Biological Invasions

, Volume 15, Issue 10, pp 2193–2204 | Cite as

Feral pigs in a temperate rainforest ecosystem: disturbance and ecological impacts

  • Cheryl R. KrullEmail author
  • David Choquenot
  • Bruce R. Burns
  • Margaret C. Stanley
Original Paper


Feral pigs (Sus scrofa) are a widespread invasive species, and cause biotic disturbance. This study evaluated the impacts associated with ground disturbance by feral pigs in the North Island of New Zealand. Exclosure cages were erected over feral pig-disturbed ground and visually undisturbed ground (the latter as controls). Buried resin bags and litter bags were located in these plots to examine differences in soil nutrients and decomposition rates and seedling/sapling recruitment (abundance, species composition and richness) was monitored over 21 months. No difference was found in the litter decomposition between the disturbed and visually undisturbed plots. Significantly more nitrate (NO3-N/NO2-N) was found in the disturbed exclosures. Seedling density was not significantly affected by feral pig disturbance. However, seedling/sapling species richness was lower in disturbed areas. Species composition changes occurred at disturbed sites with species increasing and decreasing in density after feral pig disturbance. However, no pattern was observed between species that were negatively affected by feral pig disturbance. This study shows that feral pig disturbance affects vegetation through direct removal, but also indirectly through increased nitrate, potentially leading to seedling and sapling species composition changes. Feral pigs are known to return to previously disturbed areas to re-disturb. These areas may remain in a re-disturbed state if not protected, and through continued disturbance and increased nitrate, ecosystem changes may occur, especially in characteristically nutrient poor environments.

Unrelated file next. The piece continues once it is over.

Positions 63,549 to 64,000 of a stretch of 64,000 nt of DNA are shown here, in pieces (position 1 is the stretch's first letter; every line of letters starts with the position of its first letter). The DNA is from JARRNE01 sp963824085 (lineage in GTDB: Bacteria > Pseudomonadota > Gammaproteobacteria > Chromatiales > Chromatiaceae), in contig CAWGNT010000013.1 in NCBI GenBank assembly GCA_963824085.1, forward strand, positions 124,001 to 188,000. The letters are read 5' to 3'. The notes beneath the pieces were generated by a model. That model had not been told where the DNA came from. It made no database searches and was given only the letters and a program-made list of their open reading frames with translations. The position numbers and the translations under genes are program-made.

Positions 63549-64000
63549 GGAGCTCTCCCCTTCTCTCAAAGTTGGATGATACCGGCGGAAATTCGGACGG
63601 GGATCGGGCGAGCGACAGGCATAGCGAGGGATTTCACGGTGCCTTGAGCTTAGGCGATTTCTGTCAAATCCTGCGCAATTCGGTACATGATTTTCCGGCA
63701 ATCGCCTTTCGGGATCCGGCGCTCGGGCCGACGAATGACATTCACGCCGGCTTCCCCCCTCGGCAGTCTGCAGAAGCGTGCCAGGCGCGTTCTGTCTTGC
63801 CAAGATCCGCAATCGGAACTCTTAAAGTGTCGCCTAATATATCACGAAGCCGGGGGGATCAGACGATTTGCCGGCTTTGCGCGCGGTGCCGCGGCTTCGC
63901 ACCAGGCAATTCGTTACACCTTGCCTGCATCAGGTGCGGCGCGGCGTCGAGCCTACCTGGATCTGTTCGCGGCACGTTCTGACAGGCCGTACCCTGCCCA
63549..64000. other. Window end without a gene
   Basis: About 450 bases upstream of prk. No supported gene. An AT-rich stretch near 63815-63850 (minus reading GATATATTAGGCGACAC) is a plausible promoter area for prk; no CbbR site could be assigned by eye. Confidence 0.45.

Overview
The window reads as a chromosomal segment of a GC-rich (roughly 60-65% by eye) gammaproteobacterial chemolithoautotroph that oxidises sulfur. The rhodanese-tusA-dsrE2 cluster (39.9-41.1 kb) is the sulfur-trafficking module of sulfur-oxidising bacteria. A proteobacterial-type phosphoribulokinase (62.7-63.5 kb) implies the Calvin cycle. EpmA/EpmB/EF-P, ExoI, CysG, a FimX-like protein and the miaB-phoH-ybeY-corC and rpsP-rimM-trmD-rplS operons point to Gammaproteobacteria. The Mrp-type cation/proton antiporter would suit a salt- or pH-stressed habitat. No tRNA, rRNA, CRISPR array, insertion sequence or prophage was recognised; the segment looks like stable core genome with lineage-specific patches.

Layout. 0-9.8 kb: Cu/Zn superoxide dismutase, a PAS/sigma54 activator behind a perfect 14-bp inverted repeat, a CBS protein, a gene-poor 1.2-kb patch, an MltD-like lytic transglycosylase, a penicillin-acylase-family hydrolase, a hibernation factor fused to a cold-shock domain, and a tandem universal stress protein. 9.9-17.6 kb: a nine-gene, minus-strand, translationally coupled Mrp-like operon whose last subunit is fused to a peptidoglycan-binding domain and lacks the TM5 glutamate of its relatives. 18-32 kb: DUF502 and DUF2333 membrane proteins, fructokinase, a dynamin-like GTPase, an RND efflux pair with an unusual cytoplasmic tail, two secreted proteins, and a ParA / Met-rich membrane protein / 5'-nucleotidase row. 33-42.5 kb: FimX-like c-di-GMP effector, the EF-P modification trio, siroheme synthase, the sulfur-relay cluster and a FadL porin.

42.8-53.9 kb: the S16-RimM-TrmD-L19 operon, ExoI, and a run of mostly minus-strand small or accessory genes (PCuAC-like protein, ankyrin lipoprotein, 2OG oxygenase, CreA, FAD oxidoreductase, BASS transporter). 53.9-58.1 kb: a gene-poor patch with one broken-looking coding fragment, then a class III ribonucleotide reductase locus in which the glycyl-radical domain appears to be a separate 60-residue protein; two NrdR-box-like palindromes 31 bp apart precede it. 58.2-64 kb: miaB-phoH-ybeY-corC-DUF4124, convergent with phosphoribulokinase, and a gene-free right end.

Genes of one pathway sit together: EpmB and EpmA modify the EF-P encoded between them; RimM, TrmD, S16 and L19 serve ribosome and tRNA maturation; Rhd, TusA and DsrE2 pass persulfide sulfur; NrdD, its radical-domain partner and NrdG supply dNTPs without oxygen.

Feral hog Sus scrofa Disturbance Impacts Exclosure Regeneration 



We would like to thank Auckland Council, Landcare Research and the University of Auckland for funding and to Auckland Council for permits to conduct this study. We are grateful to a number of researchers and technicians who helped with this study; S. Anderson, K. Booth, T. Dutton (and lab), A. Evans, N. Falxa-Raymond, E. Feenstra, P. Goldsmith, D. Krull, S. Large, C. Miner-Williams, L. Miner-Williams, C. Sheppard, A. Tomlinson, C. Warner and M. Wheat. We also thank a number of Auckland Council staff, J. Brooks, H. Cox, J. Craw, A. Davis, M. Geaney, N. Leuschner, G. McCarthy and N. Waipara. B. Lee and S. Wyse provided helpful comments on this paper and K. Ruggerio provided statistical advice and helped with analyses.


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Copyright information

© Springer Science+Business Media Dordrecht 2013

Authors and Affiliations

  • Cheryl R. Krull
    • 1
    Email author
  • David Choquenot
    • 1
  • Bruce R. Burns
    • 1
  • Margaret C. Stanley
    • 1
  1. 1.Centre for Biodiversity and BiosecurityUniversity of AucklandAucklandNew Zealand

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